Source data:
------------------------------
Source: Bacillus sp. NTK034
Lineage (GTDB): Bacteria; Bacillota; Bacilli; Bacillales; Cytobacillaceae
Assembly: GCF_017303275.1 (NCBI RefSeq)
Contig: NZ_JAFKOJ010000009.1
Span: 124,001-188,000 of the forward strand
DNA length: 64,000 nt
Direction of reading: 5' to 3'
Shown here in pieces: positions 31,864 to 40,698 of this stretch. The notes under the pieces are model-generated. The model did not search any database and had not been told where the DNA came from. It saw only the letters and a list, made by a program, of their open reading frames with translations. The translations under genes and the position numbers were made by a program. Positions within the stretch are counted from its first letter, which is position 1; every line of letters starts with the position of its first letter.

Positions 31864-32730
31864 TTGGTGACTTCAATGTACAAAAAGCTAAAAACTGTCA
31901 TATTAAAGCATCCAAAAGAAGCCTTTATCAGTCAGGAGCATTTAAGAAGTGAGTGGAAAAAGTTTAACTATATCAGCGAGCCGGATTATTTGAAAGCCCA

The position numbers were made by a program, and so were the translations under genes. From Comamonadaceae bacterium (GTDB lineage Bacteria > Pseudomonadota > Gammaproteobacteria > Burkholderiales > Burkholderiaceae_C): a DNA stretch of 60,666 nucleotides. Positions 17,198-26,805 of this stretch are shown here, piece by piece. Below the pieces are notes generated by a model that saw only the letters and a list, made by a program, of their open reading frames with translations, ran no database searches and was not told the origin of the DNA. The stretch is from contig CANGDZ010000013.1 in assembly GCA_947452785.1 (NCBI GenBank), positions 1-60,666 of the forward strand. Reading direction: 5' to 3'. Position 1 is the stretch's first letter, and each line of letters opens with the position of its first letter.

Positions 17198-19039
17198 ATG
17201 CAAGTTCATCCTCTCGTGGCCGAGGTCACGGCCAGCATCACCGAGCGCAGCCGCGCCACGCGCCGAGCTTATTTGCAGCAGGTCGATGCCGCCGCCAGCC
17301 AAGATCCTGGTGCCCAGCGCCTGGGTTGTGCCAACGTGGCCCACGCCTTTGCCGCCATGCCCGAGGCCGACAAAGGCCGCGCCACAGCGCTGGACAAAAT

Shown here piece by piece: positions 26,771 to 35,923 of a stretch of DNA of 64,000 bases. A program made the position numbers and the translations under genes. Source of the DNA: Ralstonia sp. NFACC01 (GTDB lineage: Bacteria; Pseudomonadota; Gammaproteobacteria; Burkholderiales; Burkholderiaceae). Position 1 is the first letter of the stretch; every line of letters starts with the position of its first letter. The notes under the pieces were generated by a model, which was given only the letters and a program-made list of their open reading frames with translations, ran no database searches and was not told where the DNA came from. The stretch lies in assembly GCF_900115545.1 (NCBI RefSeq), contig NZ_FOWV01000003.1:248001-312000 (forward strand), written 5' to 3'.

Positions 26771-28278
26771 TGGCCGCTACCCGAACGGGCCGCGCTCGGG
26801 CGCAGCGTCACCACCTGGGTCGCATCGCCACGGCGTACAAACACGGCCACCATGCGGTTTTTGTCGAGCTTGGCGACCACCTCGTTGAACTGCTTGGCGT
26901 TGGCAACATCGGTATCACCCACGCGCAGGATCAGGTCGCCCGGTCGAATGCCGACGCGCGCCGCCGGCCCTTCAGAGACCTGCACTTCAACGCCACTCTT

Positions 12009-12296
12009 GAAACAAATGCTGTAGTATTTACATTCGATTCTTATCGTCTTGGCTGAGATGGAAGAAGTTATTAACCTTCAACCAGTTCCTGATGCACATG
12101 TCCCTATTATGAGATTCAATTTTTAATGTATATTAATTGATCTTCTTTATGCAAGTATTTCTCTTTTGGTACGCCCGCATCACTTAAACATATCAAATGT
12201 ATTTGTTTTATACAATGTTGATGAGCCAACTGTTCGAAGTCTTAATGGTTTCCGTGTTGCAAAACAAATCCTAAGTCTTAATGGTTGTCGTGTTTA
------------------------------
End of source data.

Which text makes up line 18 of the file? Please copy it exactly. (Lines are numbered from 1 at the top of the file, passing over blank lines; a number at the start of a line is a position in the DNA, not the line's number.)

Positions 26771-28278